“It took a lot of dollars and it took a lot of focus from what folks could do in the field,” said Northey, a Spirit Lake farmer. “They were concerned about what the lawsuit would mean for them legally and financially.”
Stowe suggested that in light of the judge’s ruling that the “state Legislature should now spend its time addressing meaningful, long-term, sustainably funded policy solutions to our serious water problems, instead of meddling in affairs best left to local communities.”
He was referring to pending legislation that would dismantle Des Moines Water Works and other independent water utilities, shifting the operations and assets under local city councils. Some Des Moines and area leaders have said the move would enable them to explore a regional operation.
Ralph Rosenberg, director of the Iowa Environmental Council, agreed the state — from lawmakers to Gov. Terry Branstad — faces more pressure to “step up” and address water quality challenges.
“We’re back to square one on who’s responsible” for cleaning Iowa’s lakes, rivers and streams, Rosenberg said, adding that the lawsuit would have helped provide clarity.
Stowe said the ruling, as it stands, makes it clear that “the Iowa Nutrient Reduction Strategy is the full path forward” to clean water and public health.
He has been highly critical of that strategy, adopted in 2013 to cut by 45 percent the nitrogen and phosphorus levels leaving the state and contributing to the dead zone in the Gulf of Mexico. It’s an area the size of Connecticut that’s unable to support aquatic life each summer.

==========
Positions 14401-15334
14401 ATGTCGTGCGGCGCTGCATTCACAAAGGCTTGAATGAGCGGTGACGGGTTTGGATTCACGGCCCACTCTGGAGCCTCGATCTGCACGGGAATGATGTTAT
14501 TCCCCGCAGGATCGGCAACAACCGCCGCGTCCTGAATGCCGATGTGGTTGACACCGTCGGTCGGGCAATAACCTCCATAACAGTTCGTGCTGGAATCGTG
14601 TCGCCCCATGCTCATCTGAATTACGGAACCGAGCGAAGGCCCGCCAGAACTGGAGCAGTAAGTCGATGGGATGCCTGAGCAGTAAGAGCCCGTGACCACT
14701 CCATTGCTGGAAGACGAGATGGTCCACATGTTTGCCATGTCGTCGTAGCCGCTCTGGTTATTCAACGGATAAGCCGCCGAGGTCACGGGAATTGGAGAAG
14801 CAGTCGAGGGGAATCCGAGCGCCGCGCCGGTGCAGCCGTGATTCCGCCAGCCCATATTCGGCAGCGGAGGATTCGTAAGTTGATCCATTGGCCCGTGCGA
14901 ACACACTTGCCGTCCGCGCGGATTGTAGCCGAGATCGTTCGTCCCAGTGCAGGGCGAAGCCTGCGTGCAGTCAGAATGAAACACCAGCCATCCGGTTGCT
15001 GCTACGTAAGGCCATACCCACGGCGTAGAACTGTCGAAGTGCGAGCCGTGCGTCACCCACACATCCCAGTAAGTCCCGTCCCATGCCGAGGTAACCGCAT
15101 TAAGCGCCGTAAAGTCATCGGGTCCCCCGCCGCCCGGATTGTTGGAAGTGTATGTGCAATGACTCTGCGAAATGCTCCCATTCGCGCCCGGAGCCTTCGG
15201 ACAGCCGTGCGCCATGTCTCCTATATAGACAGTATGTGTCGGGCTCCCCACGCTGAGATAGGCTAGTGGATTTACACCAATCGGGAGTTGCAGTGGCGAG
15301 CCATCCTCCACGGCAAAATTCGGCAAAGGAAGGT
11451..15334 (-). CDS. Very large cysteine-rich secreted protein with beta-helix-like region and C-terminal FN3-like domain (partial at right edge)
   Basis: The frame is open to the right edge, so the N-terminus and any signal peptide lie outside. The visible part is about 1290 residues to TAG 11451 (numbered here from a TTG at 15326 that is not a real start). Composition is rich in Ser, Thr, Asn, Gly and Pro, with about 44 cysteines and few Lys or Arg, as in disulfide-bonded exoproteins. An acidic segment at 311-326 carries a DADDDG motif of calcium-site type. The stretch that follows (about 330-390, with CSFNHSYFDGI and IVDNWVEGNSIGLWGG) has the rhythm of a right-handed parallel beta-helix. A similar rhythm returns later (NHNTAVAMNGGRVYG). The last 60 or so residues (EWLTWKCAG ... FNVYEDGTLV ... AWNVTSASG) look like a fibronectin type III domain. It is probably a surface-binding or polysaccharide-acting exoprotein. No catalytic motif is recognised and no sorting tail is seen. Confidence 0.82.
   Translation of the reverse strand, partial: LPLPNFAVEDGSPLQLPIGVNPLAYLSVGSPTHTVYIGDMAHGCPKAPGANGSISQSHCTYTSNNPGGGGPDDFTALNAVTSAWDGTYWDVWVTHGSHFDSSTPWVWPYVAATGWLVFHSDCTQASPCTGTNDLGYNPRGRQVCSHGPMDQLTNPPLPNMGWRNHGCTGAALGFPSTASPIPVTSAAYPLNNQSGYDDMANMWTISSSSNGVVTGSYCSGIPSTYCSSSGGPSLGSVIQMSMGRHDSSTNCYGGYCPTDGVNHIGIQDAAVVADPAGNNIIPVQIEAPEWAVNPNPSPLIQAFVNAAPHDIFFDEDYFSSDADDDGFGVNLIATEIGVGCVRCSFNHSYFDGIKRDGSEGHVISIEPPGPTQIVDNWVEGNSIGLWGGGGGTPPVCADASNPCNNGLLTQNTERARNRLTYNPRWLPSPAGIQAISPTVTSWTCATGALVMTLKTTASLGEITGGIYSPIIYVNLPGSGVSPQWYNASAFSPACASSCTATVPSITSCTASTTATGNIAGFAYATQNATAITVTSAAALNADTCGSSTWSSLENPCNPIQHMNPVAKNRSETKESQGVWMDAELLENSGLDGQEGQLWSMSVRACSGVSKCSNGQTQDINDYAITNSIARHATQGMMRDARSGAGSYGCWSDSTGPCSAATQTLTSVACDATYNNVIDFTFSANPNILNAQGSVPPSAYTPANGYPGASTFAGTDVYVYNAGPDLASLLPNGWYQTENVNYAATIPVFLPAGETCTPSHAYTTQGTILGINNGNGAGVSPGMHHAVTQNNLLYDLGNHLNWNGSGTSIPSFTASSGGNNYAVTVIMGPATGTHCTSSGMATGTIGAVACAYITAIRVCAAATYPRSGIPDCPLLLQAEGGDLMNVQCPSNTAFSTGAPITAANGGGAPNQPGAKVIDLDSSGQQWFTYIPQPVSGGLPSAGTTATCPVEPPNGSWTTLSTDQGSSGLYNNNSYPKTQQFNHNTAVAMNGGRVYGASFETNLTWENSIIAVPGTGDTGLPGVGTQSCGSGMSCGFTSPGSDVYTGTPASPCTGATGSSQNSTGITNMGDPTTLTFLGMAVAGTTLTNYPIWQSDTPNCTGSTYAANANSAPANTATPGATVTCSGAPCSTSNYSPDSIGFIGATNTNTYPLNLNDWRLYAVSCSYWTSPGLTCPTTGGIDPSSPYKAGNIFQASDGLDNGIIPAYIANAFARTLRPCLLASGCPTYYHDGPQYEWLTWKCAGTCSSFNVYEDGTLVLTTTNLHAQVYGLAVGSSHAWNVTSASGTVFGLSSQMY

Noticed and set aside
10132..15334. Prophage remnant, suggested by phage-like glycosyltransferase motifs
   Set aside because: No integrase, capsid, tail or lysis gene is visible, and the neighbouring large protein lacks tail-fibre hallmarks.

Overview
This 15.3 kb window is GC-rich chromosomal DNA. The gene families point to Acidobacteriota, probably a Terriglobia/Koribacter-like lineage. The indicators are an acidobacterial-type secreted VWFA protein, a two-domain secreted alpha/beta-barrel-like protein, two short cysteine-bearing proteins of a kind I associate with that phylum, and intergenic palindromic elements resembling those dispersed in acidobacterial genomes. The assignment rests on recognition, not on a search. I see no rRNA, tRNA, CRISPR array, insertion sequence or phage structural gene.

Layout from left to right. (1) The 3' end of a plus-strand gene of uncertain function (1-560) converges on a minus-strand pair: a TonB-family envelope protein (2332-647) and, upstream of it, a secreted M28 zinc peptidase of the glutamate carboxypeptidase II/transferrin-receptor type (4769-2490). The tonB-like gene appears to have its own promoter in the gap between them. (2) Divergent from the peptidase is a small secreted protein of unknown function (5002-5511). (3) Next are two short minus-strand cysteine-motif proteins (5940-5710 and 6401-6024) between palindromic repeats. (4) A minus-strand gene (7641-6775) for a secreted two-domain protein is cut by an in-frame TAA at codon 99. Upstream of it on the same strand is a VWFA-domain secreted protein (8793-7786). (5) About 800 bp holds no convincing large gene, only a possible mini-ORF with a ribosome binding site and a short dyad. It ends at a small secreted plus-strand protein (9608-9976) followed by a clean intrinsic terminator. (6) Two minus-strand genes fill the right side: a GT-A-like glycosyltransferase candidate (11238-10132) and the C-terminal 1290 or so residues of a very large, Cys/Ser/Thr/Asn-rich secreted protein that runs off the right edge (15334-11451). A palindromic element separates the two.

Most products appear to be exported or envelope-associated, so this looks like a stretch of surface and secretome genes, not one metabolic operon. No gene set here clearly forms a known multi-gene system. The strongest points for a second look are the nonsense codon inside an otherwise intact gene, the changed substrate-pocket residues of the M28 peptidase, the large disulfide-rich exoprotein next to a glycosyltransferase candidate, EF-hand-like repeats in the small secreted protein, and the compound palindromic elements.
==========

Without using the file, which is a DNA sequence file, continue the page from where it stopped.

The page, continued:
The strategy lacks a deadline for achieving its goals, critics say, and lacks substantial funding to reduce nutrient losses. It also relies on voluntary compliance by farmers.
Northey said Iowa farmers and cities are working together on projects across the state to improve water quality. The agency announced 12 urban-rural new water projects this week that will join work in 22 watersheds.
“There’s a lot of work that’s quietly been done that might get more attention now that the Des Moines Water Works lawsuit isn’t sucking up all the oxygen and attention,” Northey said.
Northey said he’s hopeful lawmakers would push forward with one of several legislative funding proposals that boost water quality spending.
Reynolds said the governor’s office would work with lawmakers “to finalize a plan that will continue to grow our water quality efforts.”
Environmental and ag groups have pushed for the state to raise the sales tax three-eighths of 1 cent and dedicate that money to improving Iowa’s natural resources, including water quality.
With 23 million acres of corn and soybeans in Iowa, experts have said the state’s water quality challenge is massive, potentially costing up to $1.2 billion annually for several years.
Rolland Schnell, president of the Iowa Soybean Association, said the lawsuit has been divisive.
“We encourage the utility to re-engage in a cooperative approach to make real and long-lasting improvements in water quality,” Schnell said.
Some environmental groups said the ruling won’t change their concern about nutrient losses.
“We will continue organizing and mobilizing thousands of everyday Iowans all over the state to rein in the power of corporate agriculture and clean up the water pollution caused by livestock factory farms,” said Hugh Espey, director of Iowa Citizens for Community Improvement.
Stowe said the utility’s board would review its options, given the ruling.
Source: The Des Moines Register